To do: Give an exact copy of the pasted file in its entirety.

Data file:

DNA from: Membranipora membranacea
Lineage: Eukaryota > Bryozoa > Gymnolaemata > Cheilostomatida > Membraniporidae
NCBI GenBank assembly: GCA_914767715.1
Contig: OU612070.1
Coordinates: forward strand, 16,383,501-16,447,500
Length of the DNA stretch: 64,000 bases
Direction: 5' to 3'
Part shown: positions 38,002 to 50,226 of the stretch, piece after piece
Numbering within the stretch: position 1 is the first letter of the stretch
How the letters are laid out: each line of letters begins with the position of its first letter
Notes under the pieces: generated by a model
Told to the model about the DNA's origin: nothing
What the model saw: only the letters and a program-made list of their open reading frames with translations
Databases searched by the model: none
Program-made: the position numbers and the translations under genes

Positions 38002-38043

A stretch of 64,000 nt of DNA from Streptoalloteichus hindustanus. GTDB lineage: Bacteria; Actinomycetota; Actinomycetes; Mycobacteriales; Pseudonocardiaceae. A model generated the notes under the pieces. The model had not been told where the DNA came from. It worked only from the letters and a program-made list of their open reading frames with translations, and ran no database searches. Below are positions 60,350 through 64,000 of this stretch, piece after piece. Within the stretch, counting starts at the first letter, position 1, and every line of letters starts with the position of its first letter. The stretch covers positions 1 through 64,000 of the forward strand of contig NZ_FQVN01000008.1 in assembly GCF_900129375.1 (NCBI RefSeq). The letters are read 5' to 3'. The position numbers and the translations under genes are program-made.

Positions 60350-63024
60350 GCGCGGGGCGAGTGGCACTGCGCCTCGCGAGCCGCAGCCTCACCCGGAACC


DNA from: Membranipora membranacea
Lineage: Eukaryota > Bryozoa > Gymnolaemata > Cheilostomatida > Membraniporidae
NCBI GenBank assembly: GCA_914767715.1
Contig: OU612070.1
Coordinates: forward strand, 16,383,501-16,447,500
Length of the DNA stretch: 64,000 bases
Direction: 5' to 3'
Part shown: positions 38,002 to 50,226 of the stretch, piece after piece
Numbering within the stretch: position 1 is the first letter of the stretch
How the letters are laid out: each line of letters begins with the position of its first letter
Notes under the pieces: generated by a model
Told to the model about the DNA's origin: nothing
What the model saw: only the letters and a program-made list of their open reading frames with translations
Databases searched by the model: none
Program-made: the position numbers and the translations under genes

Positions 38002-38043

A stretch of 64,000 nt of DNA from Streptoalloteichus hindustanus. GTDB lineage: Bacteria; Actinomycetota; Actinomycetes; Mycobacteriales; Pseudonocardiaceae. A model generated the notes under the pieces. The model had not been told where the DNA came from. It worked only from the letters and a program-made list of their open reading frames with translations, and ran no database searches. Below are positions 60,350 through 64,000 of this stretch, piece after piece. Within the stretch, counting starts at the first letter, position 1, and every line of letters starts with the position of its first letter. The stretch covers positions 1 through 64,000 of the forward strand of contig NZ_FQVN01000008.1 in assembly GCF_900129375.1 (NCBI RefSeq). The letters are read 5' to 3'. The position numbers and the translations under genes are program-made.

Positions 60350-63024
60350 GCGCGGGGCGAGTGGCACTGCGCCTCGCGAGCCGCAGCCTCACCCGGAACC